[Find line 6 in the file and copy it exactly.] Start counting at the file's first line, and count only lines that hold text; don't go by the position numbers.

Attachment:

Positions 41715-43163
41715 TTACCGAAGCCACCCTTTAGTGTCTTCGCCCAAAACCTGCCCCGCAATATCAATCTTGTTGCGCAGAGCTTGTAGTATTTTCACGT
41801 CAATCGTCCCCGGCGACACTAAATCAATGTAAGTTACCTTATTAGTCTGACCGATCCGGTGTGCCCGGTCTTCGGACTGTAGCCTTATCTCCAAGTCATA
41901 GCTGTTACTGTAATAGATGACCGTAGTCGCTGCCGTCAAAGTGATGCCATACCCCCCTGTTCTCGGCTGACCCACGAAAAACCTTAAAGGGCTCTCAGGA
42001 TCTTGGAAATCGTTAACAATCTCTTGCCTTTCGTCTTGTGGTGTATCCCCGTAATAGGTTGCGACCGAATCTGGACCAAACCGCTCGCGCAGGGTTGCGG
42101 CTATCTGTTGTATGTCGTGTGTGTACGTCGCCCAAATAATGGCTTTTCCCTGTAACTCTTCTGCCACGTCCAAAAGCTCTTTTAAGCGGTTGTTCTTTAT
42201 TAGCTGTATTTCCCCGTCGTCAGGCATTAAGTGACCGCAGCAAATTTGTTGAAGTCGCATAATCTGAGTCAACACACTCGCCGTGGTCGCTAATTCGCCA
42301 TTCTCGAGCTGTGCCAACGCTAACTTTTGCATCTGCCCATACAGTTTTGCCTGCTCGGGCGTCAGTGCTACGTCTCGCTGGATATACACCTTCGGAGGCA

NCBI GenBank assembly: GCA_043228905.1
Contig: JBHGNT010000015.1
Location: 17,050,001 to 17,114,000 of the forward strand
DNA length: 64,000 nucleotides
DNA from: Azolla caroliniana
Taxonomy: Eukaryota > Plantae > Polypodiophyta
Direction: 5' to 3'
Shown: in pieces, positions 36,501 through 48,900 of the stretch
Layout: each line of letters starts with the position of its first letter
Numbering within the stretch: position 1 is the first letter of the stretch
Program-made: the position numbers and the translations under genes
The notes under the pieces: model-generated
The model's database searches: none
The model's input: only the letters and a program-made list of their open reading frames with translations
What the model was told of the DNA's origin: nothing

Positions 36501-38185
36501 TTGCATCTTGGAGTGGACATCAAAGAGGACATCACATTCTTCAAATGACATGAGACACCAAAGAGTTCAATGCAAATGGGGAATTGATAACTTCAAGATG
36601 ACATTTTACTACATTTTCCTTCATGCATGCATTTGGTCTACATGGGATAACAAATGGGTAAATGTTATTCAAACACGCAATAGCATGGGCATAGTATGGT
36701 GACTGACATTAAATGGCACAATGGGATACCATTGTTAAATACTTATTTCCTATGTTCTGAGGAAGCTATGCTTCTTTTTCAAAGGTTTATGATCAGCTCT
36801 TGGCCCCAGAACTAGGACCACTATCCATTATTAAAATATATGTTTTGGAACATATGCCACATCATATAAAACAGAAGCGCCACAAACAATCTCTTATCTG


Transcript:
42101 CTATCTGTTGTATGTCGTGTGTGTACGTCGCCCAAATAATGGCTTTTCCCTGTAACTCTTCTGCCACGTCCAAAAGCTCTTTTAAGCGGTTGTTCTTTAT